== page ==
By Renae Merle
Washington Post Staff Writer
Thursday, March 25, 2010; 11:33 AM
Facing growing criticism of its foreclosure prevention program, the Obama administration told a House panel Thursday it was making several small changes to the effort.
Borrowers who are in bankruptcy will now be eligible for mortgage relief under the federal program, known as Making Home Affordable. Lenders also are being directed to evaluate delinquent borrowers for the program before referring them to foreclosure, according to written testimony submitted by Herb Allison, Treasury's assistant secretary for financial stability, in advance of a hearing before the House Committee on Oversight and Government Reform.
These changes "will provide borrowers with a number of new protections in the [program's] evaluation process to help address some of the confusion and anxiety that some borrowers reported surrounding their rights during the evaluation process," Allison's testimony states.
Challenges to the program remain, Allison said, but it is on track to reach its goals. For the program "to reach its potential, implementation must continue to be improved, servicers must recommit to a better borrowers experience and outcomes, and program enhancements must continue."
But the changes are incremental and do not address some of the fundamental problems that have plagued the program, which was launched a year ago.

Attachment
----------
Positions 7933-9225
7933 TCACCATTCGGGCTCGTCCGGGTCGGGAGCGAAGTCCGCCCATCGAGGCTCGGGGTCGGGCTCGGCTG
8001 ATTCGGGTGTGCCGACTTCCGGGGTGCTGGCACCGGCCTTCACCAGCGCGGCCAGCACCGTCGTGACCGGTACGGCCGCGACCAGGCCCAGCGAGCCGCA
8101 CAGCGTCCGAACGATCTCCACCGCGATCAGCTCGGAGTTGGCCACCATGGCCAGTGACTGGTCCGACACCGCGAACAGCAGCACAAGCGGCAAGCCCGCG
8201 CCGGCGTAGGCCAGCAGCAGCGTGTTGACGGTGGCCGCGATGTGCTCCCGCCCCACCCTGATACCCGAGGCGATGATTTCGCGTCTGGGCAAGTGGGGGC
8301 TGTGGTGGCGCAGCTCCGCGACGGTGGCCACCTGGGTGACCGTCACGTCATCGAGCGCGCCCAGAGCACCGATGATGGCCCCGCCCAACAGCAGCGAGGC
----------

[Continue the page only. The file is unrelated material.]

"We continue to hear numerous reports of borrowers who want to participate in HAMP, but just don't know where to begin," said Rep. Edolphus Towns, chairman of the committee. "If they do begin, they often encounter unresponsive lenders, repeated incidents of lost paperwork, and a variety of other administrative frustrations."
So far, fewer than 200,000 borrowers have been granted permanent loan modifications. And the program is now expected to help far fewer than the up to 4 million struggling borrowers initially envisioned.
Neil Barofsky, special inspector general for the Troubled Asset Relief Program, has also warned that many borrowers are at risk of redefaulting on their mortgages even after receiving help under the federal program -- especially those who owe significantly more than their homes are worth, or have second mortgages or other debts.
More than two dozen House members sent a letter Wednesday to Treasury Secretary Timothy F. Geithner urging him to consider creating a new federal entity modeled on the Home Owners' Loan Corp., a New Deal agency created by President Franklin D. Roosevelt to refinance homes and prevent foreclosures. This entity could be launched quickly and paid for by available bailout funds with "little or no long term cost to the taxpayer," the letter stated.